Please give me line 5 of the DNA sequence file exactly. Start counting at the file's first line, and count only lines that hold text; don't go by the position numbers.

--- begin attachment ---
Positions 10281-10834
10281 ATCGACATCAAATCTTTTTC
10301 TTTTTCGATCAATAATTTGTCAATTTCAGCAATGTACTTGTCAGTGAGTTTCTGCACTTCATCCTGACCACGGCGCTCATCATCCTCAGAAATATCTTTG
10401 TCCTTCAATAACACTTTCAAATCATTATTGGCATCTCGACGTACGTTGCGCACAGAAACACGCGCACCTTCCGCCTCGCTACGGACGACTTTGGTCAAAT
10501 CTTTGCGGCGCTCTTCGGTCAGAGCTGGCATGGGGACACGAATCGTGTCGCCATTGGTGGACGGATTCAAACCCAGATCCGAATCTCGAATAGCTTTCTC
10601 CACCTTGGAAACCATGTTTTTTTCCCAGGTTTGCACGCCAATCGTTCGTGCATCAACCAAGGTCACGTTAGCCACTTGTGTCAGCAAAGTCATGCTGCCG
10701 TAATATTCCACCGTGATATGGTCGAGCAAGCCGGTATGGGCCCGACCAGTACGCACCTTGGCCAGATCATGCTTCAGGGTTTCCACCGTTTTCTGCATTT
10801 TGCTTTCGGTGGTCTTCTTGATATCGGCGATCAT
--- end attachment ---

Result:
10501 CTTTGCGGCGCTCTTCGGTCAGAGCTGGCATGGGGACACGAATCGTGTCGCCATTGGTGGACGGATTCAAACCCAGATCCGAATCTCGAATAGCTTTCTC